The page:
I’ve been reading the excellent Design For Safety by Eva PenzeyMoog. There was a line that really stood out to me:

The idea that it’s alright to do whatever unethical thing is currently the industry norm is widespread in tech, and dangerous.

It stood out to me because I had been thinking about certain practices that are widespread, accepted, and yet strike me as deeply problematic. These practices involve tracking users.

The first problem is that even the terminology I’m using would be rejected. When you track users on your website, it’s called analytics. Or maybe it’s stats. If you track users on a large enough scale, I guess you get to just call it data.

Those words—“analytics”, “stats”, and “data”—are often used when the more accurate word would be “tracking.”

Or to put it another way; analytics, stats, data, numbers …these are all outputs. But what produced these outputs? Tracking.

Here’s a concrete example: email newsletters.

Do you have numbers on how many people opened a particular newsletter? Do you have numbers on how many people clicked a particular link?

You can call it data, or stats, or analytics, but make no mistake, that’s tracking.

Follow-on question: do you honestly think that everyone who opens a newsletter or clicks on a link in a newsletter has given their informed constent to be tracked by you?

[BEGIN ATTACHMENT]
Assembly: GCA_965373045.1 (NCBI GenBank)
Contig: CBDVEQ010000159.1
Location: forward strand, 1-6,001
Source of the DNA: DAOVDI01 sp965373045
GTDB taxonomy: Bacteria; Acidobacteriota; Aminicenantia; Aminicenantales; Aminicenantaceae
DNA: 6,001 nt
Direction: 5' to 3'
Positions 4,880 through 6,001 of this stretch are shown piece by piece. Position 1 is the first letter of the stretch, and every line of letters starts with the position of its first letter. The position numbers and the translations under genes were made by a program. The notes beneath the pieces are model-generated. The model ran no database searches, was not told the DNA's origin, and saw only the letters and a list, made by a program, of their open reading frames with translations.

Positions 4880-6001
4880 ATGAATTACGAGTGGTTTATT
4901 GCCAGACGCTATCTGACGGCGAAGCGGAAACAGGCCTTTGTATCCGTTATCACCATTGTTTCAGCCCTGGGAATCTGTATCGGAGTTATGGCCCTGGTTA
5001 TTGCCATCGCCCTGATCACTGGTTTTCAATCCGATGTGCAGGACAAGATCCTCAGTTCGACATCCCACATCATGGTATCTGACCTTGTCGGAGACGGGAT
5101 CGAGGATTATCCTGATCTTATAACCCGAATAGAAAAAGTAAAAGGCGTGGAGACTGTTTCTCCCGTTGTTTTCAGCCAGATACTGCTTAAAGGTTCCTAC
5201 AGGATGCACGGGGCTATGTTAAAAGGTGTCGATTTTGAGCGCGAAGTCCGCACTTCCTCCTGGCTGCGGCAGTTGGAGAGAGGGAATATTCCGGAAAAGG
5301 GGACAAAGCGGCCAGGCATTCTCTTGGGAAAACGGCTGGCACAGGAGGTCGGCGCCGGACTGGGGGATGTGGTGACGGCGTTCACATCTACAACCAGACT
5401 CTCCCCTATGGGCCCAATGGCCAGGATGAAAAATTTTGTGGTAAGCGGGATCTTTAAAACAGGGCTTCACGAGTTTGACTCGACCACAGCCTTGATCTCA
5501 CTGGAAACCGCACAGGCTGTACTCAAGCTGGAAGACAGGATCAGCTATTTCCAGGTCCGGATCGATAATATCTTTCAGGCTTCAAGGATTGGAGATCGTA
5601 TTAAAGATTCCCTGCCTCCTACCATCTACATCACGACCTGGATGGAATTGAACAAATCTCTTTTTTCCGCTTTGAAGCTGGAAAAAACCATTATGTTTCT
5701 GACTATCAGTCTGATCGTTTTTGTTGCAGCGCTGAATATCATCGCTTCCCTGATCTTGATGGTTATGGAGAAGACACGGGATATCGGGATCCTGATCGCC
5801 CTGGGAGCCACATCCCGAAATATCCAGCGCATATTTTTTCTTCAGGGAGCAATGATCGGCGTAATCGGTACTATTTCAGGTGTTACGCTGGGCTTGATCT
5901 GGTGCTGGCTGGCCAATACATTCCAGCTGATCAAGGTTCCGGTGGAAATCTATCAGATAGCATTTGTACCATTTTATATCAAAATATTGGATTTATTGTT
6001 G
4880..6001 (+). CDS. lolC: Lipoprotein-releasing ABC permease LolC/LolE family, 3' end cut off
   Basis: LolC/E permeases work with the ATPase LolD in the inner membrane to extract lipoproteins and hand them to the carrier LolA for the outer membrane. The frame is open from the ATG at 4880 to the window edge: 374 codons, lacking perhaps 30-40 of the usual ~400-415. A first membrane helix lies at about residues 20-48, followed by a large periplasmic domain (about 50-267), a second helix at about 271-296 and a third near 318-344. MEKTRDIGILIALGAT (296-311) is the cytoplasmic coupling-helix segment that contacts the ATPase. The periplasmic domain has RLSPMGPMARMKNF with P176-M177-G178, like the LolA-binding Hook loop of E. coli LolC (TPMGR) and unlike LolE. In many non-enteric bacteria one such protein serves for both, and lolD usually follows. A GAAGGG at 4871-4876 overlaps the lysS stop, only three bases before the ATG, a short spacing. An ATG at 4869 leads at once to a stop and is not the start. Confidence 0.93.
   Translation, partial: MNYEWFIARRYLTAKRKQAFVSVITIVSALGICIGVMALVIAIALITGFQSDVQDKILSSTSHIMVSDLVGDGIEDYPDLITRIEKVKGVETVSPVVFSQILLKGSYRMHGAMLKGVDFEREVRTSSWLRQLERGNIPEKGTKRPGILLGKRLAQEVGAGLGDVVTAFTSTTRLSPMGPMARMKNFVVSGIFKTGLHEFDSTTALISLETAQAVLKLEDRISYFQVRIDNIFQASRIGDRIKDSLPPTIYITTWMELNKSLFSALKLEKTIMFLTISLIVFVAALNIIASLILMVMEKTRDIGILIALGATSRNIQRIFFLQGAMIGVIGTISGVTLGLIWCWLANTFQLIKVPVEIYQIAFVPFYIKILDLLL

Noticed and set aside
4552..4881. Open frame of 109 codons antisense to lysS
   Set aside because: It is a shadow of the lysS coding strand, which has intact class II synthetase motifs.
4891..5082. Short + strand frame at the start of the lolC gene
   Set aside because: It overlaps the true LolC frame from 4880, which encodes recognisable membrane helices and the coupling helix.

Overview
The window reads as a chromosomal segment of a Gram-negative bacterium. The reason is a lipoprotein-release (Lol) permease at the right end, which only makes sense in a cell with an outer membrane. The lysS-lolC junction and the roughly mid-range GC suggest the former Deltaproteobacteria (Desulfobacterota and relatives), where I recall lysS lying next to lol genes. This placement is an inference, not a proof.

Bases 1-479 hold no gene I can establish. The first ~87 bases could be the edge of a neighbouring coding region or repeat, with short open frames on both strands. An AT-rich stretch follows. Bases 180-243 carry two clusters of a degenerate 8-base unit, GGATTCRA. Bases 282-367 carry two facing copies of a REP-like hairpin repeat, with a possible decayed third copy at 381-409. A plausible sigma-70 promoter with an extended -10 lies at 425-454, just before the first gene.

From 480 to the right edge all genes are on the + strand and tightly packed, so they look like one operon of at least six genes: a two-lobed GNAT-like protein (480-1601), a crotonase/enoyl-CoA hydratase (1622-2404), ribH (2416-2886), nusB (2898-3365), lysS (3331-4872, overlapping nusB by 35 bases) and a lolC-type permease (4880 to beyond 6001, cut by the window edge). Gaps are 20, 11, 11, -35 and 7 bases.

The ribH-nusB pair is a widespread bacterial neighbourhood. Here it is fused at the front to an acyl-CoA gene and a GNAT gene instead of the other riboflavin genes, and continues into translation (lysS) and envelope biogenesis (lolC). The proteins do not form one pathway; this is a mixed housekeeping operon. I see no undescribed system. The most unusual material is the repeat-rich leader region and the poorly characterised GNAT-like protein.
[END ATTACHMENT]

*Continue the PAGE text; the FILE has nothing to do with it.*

You may well answer that this is a widespread—nay, universal—practice. Well yes, but a) that’s not what I asked, and b) see the above quote from Design For Safety.

You could quite correctly point out that this tracking is out of your hands. Your newsletter provider—probably Mailchimp—does this by default. So if the tracking is happening anyway, why not take a look at those numbers?

But that’s like saying it’s okay to eat battery-farmed chicken as long as you’re not breeding the chickens yourself.

When I try to argue against this kind of tracking from an ethical standpoint, I get a frosty reception. I might have better luck battling numbers with numbers. Increasing numbers of users are taking steps to prevent tracking. I had a plug-in installed in my mail client—Apple Mail—to prevent tracking. Now I don’t even need the plug-in. Apple have built it into the app. That should tell you something. It reminds me of when browsers had to introduce pop-up blocking.

If the outputs generated by tracking turn out to be inaccurate, then shouldn’t they lose their status?

But that line of reasoning shouldn’t even by necessary. We shouldn’t stop tracking users because it’s inaccurate. We should stop stop tracking users because it’s wrong.

Have you published a response to this? :


A few weeks ago, my credit card provider wrote to me to tell me that they were switching me back from paperless to postal billing because I’d “not been receiving their emails”.

This came as a surprise to me because I have been receiving their emails. Why would they think that I hadn’t?

This is a re-enactment but I promise the facial expression is pretty much right.

Turns out they have a tracking pixel in their email to track that it’s been opened, as well as potentially additional data such as when it was opened (or re-opened), what email client or clients the recipient uses, what IP address or addresses they read their mail from, and so on.

Naturally, because I don’t like creepy companies tracking what I do on my own computers and try to minimise how much they can do so, I read most of my mail with remote content disabled:

“To protect your privacy from fucking creepy banks misusing features of HTML emails, Thunderbird has blocked remote content in this message.” only tells half the story.